The central conflict in this text is the way that the individual is placed in conflict with the larger society of which he is a part. This is the theme that runs throughout this powerful text, and is apparent when Billy himself is taken from his own ship, called Rights-of-Man, and taken by Bellipotent, the war ship, in order to fight as part of the country's army. The meaning of this latter ship is "The God of War," and thus this section of the novel can be seen as symbolic of the way in which society strips individuals of their freedom and forces them to give up their liberties in order to serve society at large.
This is something that is highlighted in Captain Vere's decision to punish Billy by the letter of the law rather than go with his individual conscience and feeling that Billy is actually a good and innocent man. Captain Vere is thus a powerful example of the way that society forces men to ignore their own individual intuition and morals in order to pursue punishment according to society's dictates. Note how Vere is described in the following quote:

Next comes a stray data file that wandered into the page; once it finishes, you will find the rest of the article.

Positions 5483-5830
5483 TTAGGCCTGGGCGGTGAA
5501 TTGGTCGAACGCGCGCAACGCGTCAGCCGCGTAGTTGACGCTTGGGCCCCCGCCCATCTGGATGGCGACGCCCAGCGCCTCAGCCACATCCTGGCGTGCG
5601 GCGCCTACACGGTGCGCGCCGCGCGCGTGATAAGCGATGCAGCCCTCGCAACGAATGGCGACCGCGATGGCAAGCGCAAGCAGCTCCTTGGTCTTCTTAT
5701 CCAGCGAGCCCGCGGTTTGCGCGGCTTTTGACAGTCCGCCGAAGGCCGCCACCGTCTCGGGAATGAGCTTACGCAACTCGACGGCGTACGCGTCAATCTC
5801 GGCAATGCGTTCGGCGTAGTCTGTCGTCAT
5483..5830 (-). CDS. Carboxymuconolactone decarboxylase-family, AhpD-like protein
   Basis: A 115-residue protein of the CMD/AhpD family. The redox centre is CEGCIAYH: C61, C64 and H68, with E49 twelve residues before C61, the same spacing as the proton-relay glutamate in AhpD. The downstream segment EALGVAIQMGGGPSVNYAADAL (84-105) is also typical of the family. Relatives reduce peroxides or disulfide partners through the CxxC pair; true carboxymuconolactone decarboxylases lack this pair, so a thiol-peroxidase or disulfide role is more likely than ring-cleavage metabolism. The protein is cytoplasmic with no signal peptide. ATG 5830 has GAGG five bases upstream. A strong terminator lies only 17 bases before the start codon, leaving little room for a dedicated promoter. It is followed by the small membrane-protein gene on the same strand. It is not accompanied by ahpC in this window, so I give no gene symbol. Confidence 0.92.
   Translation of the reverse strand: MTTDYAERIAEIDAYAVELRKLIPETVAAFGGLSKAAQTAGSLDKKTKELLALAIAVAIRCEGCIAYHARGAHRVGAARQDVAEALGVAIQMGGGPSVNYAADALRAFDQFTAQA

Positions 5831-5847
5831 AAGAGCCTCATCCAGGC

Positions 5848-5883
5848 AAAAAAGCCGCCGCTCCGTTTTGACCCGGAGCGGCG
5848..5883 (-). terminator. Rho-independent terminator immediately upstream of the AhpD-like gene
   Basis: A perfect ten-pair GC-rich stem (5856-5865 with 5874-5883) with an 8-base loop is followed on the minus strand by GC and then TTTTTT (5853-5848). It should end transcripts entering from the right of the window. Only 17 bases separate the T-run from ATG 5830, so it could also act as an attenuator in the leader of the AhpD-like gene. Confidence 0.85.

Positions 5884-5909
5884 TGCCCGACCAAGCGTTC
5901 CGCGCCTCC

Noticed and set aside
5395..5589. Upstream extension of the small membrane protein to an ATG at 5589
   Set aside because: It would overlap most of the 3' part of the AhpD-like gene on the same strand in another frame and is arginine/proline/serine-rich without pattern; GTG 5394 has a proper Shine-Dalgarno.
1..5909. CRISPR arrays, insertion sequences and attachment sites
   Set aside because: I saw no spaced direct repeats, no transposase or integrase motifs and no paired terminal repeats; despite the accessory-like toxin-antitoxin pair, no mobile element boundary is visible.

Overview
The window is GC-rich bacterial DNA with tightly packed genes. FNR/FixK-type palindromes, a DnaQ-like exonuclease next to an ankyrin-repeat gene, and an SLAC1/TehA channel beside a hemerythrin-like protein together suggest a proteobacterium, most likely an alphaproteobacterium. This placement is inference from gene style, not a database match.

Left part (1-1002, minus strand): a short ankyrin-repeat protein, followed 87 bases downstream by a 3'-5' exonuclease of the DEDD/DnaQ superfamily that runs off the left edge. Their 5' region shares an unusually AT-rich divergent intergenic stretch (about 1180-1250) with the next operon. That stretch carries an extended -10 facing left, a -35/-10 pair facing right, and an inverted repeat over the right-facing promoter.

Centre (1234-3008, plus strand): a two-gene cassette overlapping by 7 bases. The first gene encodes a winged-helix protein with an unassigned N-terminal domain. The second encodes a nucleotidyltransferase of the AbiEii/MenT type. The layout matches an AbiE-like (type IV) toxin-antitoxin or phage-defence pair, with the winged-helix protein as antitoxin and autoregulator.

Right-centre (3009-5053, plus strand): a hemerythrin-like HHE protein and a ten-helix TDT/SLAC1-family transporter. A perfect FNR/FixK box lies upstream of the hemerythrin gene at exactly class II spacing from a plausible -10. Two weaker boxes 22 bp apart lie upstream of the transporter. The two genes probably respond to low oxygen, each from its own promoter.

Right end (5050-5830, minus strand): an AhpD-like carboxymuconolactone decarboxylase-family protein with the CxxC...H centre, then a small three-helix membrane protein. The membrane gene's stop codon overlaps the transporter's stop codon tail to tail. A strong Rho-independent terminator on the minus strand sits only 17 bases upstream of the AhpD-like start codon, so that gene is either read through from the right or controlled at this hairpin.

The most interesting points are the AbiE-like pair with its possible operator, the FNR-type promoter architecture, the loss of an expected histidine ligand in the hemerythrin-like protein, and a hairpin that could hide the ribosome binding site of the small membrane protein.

The father in him, manifested towards Billy thus far in the scene, was replaced by the military disciplinarian.
What Vere's natural state is, the "father in him," is replaced when Billy breaks society's law. That is, Vere is forced to act in a way that is, to him, unnatural, because of society and the way that it dictates behaviour. Again, the conflict of the individual vs. society is presented.